In the spring of 1968, shortly before graduating from the University of Idaho, I drove down to Lewiston to hear Senator Frank Church speak at the old Lewis Clark Hotel. It was a standing room only crowd and I had managed to squeeze into the rear of the room. As I was leaving, I felt a hand grab my shoulder. I turned around and there was a lady I had never seen before with a wall-to-wall smile who said, I saw you standing back here and I dont believe that we have met. Im Bethine Church.
Little did either of us know that by years end, I would be in Washington, D.C., living in the Churchs guest room and joining Frank Churchs senate staff.
My initial meeting with her was vintage Bethine Church. She was the consummate politician, just as one would expect someone to be who had grown up in the midst of Idahos greatest political dynasty, the Clark family. Her father, Chase Clark, had been mayor of Idaho Falls, Governor of Idaho, and was appointed to a federal judgeship by President Roosevelt. Others in her family tree were governors, senators, federal and state judges. One was even Nancy Reagans press secretary.
When Chase Clark became Governor, Bethine moved to Boise and enrolled at Boise High School. There she quickly became friends with a group of students that included Frank Church, whom she later married. When Church eventually ran for the Senate in 1956, Chase Clark, Bethine Church and Frank Churchs best friend from high school, Carl Burke, formed the brain trust that helped Church unseat a Republican incumbent and win election to the Senate at age 32.
Joe Miller, a major political power broker in the latter half of the last century, came to Boise to advise the 1956 campaign. He had had a number of notable successes around the country and felt that the key to winning in a state like Idaho was political billboards. He laid out his strategy in a meeting at Judge Clarks home that included Judge Clark, Frank and Bethine. Bethine blatantly told him that in Idaho his strategy wouldnt work. An argument ensued, and Judge Clark told Bethine to go to the kitchen to help her mother. It was the last time that Bethine was placed in the back seat of a political campaign.
Her political instincts were excellent, her memory for faces and names was as good as it gets, and her knowledge of Idaho was remarkable. You could be driving down the road with her in a remote part of the state and she would suddenly tell you to turn right at the next country road. Then, a couple of miles down the road, she would tell you to pull into a farm yard where she would get out and go knock on the door. There would be delighted surprise on the face of the elderly woman who answered the door. And, before the day was over, she would have called each of her seven children and her six brothers and sisters all Idaho voters -- to tell them about the wonderful surprise visit she had had from Bethine Church.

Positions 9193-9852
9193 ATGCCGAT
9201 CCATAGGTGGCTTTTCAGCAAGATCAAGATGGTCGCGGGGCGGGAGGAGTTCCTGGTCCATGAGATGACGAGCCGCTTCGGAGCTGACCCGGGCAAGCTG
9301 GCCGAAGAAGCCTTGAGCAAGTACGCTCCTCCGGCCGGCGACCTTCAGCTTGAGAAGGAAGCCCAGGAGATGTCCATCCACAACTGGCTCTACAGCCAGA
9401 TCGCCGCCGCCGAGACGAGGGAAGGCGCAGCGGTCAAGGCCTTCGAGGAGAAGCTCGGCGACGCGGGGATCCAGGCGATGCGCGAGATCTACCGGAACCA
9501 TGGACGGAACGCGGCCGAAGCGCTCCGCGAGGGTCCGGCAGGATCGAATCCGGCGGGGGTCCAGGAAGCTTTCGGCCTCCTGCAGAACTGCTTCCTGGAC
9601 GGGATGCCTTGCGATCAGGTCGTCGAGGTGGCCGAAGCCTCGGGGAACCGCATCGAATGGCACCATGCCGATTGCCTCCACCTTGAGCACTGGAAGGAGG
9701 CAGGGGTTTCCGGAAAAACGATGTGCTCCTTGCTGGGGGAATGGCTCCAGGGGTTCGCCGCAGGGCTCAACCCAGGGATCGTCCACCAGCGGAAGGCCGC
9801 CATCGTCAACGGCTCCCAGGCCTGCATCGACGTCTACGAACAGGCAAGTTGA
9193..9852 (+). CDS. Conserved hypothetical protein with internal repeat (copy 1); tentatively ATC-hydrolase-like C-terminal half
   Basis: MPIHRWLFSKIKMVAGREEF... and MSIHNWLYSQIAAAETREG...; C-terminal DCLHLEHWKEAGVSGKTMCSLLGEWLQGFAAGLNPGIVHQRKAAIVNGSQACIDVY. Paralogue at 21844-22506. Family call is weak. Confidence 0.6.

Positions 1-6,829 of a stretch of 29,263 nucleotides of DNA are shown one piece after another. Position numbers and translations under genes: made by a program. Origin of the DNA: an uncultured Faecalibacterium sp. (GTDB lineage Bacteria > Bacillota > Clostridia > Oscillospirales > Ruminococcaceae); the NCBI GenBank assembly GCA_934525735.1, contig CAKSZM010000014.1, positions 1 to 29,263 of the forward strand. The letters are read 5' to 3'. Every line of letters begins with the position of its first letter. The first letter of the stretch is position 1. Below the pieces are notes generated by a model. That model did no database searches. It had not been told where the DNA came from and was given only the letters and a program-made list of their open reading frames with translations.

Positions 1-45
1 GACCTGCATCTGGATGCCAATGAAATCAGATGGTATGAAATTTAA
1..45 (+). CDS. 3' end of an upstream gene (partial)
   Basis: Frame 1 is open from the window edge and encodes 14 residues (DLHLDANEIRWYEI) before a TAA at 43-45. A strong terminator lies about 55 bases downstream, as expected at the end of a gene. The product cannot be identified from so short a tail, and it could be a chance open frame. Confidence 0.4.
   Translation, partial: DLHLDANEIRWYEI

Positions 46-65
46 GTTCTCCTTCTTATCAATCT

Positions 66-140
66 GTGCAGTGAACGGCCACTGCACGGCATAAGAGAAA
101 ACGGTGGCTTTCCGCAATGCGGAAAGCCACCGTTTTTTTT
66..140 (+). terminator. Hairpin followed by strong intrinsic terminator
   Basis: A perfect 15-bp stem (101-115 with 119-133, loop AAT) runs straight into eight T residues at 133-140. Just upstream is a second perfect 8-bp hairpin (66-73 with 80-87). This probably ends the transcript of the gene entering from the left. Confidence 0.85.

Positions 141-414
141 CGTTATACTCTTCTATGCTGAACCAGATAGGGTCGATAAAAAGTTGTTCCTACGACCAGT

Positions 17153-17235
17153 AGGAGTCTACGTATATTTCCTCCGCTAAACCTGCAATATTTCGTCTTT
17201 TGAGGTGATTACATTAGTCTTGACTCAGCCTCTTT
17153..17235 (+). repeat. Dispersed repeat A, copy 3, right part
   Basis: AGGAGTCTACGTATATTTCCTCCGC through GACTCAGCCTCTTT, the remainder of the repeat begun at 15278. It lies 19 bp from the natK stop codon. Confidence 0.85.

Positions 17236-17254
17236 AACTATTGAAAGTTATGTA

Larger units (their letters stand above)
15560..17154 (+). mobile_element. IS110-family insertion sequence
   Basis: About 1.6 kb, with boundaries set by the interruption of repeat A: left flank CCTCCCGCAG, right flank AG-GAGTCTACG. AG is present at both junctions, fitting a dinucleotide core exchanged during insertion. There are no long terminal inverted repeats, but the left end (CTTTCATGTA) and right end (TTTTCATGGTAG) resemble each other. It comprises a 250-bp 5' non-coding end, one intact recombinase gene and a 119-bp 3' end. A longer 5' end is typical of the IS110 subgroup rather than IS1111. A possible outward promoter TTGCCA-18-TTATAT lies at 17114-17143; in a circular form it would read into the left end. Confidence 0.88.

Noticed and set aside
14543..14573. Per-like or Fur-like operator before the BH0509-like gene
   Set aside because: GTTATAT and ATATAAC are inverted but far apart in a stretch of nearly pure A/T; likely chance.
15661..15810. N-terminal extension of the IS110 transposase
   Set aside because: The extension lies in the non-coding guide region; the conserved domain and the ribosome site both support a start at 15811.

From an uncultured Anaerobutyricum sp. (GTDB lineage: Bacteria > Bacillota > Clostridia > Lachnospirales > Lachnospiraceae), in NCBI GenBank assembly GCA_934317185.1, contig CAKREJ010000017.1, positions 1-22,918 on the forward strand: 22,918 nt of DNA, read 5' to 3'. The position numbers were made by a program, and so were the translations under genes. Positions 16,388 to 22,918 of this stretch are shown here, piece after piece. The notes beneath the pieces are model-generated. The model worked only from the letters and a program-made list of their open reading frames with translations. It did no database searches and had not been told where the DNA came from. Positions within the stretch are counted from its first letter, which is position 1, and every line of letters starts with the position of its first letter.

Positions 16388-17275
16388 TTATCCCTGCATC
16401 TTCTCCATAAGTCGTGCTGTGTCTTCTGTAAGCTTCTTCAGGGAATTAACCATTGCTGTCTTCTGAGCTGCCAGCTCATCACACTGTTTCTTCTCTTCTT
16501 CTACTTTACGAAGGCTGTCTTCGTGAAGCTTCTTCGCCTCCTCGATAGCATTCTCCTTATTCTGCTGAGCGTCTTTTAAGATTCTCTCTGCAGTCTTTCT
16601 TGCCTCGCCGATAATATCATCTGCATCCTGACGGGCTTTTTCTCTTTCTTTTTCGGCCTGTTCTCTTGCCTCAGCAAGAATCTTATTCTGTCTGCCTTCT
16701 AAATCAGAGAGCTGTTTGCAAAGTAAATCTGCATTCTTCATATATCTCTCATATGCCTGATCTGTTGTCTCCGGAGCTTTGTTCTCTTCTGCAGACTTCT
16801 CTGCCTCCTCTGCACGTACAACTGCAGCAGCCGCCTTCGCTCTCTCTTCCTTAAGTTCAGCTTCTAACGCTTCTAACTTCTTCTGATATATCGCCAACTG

Bethine Church had a better understanding of Idaho politics than most people, including her husband. In fact, had she ever entered into a primary election against him, the odds would have been in her favor.
In 1974, when Church was up for re-election, I was no longer on his staff and was living back in Idaho. It seemed to me that Frank Church was not as engaged in seeking re-election as he should be and that he could well be vulnerable to defeat. I took my concern to Bethine. We spent a couple of hours together and I laid out the reasons for my concern. I dont know how much of an impact my concerns had, but in short order Frank Church became the kind of engaged candidate that I had first witnessed in the 1968 campaign. I have no doubt Bethine was the driving force that activated him.
Bethine once told me that the Senator had told her that the thing that he most wanted from her was to have a comfortable home and a family he could be proud of. For those who were fortunate enough to spend time in the Church home, they had succeeded on both counts.
When Frank Church passed away, Bethine had to decide how she was going to spend the rest of her life. I can remember visiting with her and both of us agreeing that there were few things sadder in Washington, D.C., than the widows of once important people trying to continue to live in a little bit of the spotlight they had once enjoyed. She knew better than that and decided to move back to Idaho, where she could continue to be a big fish in a little bowl. Next to marrying Frank Church, it was the best decision she ever made.
When I retired last year, Bethine shared the stage with Gov. Butch Otter and Mrs. Otter and other dignitaries I had had the good fortune to work with over the years. Physically, she was just a shadow of her former self, getting around in a wheel chair and engulfed in a fur coat. But she took the microphone and her remarks were, for me, the highlight of the program. In her ninth decade, her body might have failed her, but her mind was a good as it had ever been.
Bethine Church was a remarkable person in every way. Together with Frank Church, they constituted one of the most effective power couples Idaho is ever likely to see. What a wonderful Christmas gift to each of them that they are once again back together.
Marty Peterson is a member of the Statesman editorial board.